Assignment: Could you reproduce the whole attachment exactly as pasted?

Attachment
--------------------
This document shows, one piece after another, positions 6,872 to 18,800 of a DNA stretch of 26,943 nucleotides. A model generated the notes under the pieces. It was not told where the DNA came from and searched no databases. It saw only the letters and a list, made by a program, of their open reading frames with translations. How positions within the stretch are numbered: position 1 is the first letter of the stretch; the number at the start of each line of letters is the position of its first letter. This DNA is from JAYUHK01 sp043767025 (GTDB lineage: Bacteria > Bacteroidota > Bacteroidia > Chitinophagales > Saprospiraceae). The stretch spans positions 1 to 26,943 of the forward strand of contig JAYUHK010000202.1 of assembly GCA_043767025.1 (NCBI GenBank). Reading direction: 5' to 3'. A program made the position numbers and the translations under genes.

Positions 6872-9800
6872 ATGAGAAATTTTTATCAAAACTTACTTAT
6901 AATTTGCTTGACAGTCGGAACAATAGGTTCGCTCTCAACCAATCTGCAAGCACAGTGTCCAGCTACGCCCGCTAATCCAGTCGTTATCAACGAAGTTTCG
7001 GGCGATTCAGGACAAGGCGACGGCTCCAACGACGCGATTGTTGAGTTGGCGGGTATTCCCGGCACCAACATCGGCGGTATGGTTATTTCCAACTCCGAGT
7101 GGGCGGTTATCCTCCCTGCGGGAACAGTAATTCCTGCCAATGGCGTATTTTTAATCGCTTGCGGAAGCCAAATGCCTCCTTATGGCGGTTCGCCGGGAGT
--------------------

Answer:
This document shows, one piece after another, positions 6,872 to 18,800 of a DNA stretch of 26,943 nucleotides. A model generated the notes under the pieces. It was not told where the DNA came from and searched no databases. It saw only the letters and a list, made by a program, of their open reading frames with translations. How positions within the stretch are numbered: position 1 is the first letter of the stretch; the number at the start of each line of letters is the position of its first letter. This DNA is from JAYUHK01 sp043767025 (GTDB lineage: Bacteria > Bacteroidota > Bacteroidia > Chitinophagales > Saprospiraceae). The stretch spans positions 1 to 26,943 of the forward strand of contig JAYUHK010000202.1 of assembly GCA_043767025.1 (NCBI GenBank). Reading direction: 5' to 3'. A program made the position numbers and the translations under genes.

Positions 6872-9800
6872 ATGAGAAATTTTTATCAAAACTTACTTAT
6901 AATTTGCTTGACAGTCGGAACAATAGGTTCGCTCTCAACCAATCTGCAAGCACAGTGTCCAGCTACGCCCGCTAATCCAGTCGTTATCAACGAAGTTTCG
7001 GGCGATTCAGGACAAGGCGACGGCTCCAACGACGCGATTGTTGAGTTGGCGGGTATTCCCGGCACCAACATCGGCGGTATGGTTATTTCCAACTCCGAGT
7101 GGGCGGTTATCCTCCCTGCGGGAACAGTAATTCCTGCCAATGGCGTATTTTTAATCGCTTGCGGAAGCCAAATGCCTCCTTATGGCGGTTCGCCGGGAGT